Production Decision Expected Soon for Sikorsky’s CH-53K
By RICHARD R. BURGESS, Managing Editor
NATIONAL HARBOR, Md. — The Marine Corps’ new heavy-lift helicopter is approaching a production decision by the Department of Defense, program officials said.
“The CH-53K is on track to transition into the fleet,” Marine Col. Henry Vanderborgt, the Navy’s program manager for the helicopter, told reporters April 3 at the 2017 Sea-Air-Space Exposition. “We are rapidly approaching the production phase.”
Vanderborgt declined to speak for the Defense Department specifically regarding a pending production decision.
Four Engineering and Manufacturing Development CH-53Ks have been flying in the test program in West Palm Beach, Fla., and have accumulated 430 flight hours. Also, the CH-53K Ground Test Vehicle has been extensively tested and eventually will be used for live fire testing at China Lake, Calif. Four System Test and Development Articles (SDTAs) are in production at West Palm Beach and will be used for the CH-53K’s operational evaluation.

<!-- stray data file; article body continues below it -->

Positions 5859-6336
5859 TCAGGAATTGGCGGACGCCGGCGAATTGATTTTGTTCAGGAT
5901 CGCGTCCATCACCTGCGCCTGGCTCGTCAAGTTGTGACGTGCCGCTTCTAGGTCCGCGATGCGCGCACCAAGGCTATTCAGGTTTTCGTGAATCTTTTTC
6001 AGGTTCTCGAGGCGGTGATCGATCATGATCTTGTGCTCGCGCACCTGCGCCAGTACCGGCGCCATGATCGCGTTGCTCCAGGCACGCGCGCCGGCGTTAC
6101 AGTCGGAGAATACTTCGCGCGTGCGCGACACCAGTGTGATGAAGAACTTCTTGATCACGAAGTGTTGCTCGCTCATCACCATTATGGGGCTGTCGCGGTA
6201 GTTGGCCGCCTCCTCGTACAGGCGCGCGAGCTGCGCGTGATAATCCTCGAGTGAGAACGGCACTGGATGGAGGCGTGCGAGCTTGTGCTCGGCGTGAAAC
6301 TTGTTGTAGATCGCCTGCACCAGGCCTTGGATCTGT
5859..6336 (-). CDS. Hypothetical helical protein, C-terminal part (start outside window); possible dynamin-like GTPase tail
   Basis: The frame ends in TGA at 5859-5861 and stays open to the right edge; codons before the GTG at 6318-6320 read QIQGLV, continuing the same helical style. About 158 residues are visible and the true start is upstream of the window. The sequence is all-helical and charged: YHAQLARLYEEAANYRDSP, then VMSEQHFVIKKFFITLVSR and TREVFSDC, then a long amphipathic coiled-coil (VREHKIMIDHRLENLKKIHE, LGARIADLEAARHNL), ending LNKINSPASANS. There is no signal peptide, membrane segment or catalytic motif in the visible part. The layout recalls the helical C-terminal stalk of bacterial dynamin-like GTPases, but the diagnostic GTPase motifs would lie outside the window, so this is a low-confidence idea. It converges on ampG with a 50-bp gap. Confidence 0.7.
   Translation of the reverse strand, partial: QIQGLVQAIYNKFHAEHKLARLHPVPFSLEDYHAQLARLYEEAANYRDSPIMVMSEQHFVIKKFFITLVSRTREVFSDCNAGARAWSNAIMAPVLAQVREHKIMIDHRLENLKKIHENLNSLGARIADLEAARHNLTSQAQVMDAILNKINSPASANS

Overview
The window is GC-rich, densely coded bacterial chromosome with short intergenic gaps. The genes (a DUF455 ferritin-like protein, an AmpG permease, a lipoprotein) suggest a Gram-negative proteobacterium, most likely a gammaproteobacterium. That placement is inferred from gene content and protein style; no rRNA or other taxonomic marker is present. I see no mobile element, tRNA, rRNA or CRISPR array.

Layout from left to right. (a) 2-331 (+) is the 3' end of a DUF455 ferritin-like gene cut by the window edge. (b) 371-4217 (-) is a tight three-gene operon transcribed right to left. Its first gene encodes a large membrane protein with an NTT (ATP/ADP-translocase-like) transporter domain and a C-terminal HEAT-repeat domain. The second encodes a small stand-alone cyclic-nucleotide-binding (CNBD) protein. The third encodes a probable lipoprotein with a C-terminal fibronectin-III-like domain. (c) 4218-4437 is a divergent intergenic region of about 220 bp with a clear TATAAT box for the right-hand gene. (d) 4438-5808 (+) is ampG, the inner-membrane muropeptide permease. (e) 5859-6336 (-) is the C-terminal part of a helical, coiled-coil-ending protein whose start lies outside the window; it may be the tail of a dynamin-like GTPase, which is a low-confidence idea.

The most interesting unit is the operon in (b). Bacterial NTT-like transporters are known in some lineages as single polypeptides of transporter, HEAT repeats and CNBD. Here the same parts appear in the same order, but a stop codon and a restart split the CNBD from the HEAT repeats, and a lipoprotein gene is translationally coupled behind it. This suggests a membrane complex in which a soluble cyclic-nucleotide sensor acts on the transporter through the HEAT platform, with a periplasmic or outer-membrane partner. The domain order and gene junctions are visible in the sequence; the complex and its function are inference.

Two more SDTA aircraft are under contract and will be the first CH-53Ks to be assembled at Sikorsky’s Stratford, Conn., facility, said Michael Torok, Sikorsky’s vice president for CH-53K programs. The six SDTA CH-53Ks are included in the Marine Corps requirement for 200 heavy-lift helicopters. The long-lead materials for the first two Low-Rate Initial Production (LRIP) helicopters have been under contract as well. LRIP is scheduled to begin in 2020.
Vanderborgt said that two sets of sea trials are planned for the CH-53K, mostly to test the dynamic interface with amphibious ships, including deck handling.
Sikorsky has been preparing and updating facilities in Stratford for the CH-53K production, including installation of new cranes and laying out the production line path, Torok said.
Vanderborgt said the estimated unit cost for a production CH-53K will be $87 million. He also said an extension of the current continuing resolution will not affect the test schedule for the CH-53K. The first sea trials are scheduled for 2018, but he said the program officials are trying to move up the time of the trials for risk-reduction purposes.